Why Do Children From India Ask More Questions Than Children From Singapore?

Written by Namita Shirish Kinjawadekar, Be Movement issue 4 – INDIA, published August 2014

From my experiences, both as a teacher and a student, I have noticed a marked difference between Singaporean and Indian students in one particular area: the response to a person of authority asking “Any questions?”

While Singaporean students stay silent or perhaps utter a muffled “No”, the students who come from India are not afraid to raise their hands and ask any question that comes to mind. Of course this observation is not restricted to school children, but also to students in universities and colleges and even to employees in offices and other workplaces.

To gain a better perspective and understanding, I asked my relatives and friends in India why they thought Indian people asked so many questions. Their responses ranged from “Children are naturally curious” to “People want to know things”. Clearly, nobody really thinks this is out of the ordinary. This is just the kind of culture that exists in India. However, there are reasons.

As we already know, India is a huge country with a large populace. Within the education system then it stands to reason that classes would also comprise many more students. Where student numbers in primary and secondary school classes in Singapore range from 30 to 40 children and tutorial sessions in junior college range from about 20 students, classes in India generally have over 60 children throughout all levels of education. University seminars are also almost double and sometimes triple in size when compared to Singapore.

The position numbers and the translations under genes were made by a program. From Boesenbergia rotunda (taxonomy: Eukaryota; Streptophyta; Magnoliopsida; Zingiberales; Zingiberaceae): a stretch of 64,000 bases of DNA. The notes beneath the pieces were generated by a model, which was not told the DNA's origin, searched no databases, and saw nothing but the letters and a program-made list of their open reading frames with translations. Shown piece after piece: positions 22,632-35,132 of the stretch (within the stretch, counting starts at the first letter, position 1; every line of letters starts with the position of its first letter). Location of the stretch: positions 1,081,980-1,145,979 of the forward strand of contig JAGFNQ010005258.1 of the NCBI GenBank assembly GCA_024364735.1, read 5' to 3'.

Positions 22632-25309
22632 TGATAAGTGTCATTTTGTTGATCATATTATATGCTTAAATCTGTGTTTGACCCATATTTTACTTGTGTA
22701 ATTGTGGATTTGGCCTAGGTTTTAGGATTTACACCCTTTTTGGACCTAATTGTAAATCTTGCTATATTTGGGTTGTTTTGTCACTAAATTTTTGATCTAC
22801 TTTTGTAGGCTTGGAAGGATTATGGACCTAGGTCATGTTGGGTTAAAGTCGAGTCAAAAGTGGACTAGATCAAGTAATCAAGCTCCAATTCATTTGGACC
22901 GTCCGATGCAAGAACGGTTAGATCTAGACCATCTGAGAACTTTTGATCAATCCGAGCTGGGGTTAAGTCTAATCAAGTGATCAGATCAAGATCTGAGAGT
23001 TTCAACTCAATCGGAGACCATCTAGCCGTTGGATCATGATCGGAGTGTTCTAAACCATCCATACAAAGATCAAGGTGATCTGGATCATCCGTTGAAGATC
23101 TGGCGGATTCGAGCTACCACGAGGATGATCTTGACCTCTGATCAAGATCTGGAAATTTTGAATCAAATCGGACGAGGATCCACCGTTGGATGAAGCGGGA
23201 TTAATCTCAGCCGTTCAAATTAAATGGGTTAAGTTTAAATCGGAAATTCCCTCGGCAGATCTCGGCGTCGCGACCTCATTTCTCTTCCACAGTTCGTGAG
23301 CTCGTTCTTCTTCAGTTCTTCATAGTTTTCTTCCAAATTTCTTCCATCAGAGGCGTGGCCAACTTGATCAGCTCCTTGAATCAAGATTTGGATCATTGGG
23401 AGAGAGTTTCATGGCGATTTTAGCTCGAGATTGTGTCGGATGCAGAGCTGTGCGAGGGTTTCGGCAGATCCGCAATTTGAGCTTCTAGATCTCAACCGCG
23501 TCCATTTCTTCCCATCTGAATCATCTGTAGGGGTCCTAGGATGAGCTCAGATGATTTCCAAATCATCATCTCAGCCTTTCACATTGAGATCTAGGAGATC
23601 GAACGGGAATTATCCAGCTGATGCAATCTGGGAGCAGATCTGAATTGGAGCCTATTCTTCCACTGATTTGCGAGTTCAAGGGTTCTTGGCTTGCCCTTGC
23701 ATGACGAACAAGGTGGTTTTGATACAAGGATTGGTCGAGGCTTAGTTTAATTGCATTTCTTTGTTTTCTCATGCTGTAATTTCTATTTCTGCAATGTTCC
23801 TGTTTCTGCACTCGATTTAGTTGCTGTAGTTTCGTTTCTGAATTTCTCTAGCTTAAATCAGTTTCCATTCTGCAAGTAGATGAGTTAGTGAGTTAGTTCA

It stands to reason then that teachers in India have less time to give equal attention to each individual student than teachers in Singapore do.
For Indian students, it is hard to stand out amongst the sea of faces in a classroom and so it is important to make oneself noticed and heard by the teacher.

With the large student population in India, the environment in Indian schools is fiercely competitive. Though brilliant minds exist no matter what the country, because of the smaller number of students in Singapore streaming processes to identify such students are easier to implement and these students can be identified faster. In India there are an equally large number of ingenious minds, all of which need to compete with and succeed. To achieve this, they have a constant need to ensure teachers acknowledge them and their questions receive answers.

After school or on the weekends, Singaporean students have emails, remedial lessons, WhatsApp groups and Facebook to rely on if they need answers from their teachers, but because of the enormous number of students and classes in India I do not believe teachers have the time to take more than a few questions from the students after school. It is best for the student then to raise a hand in class and immediately pose the question without wasting any time. Although beyond the school environment, deeper elements such as lack of technology due to poverty could also contribute to this dissimilarity.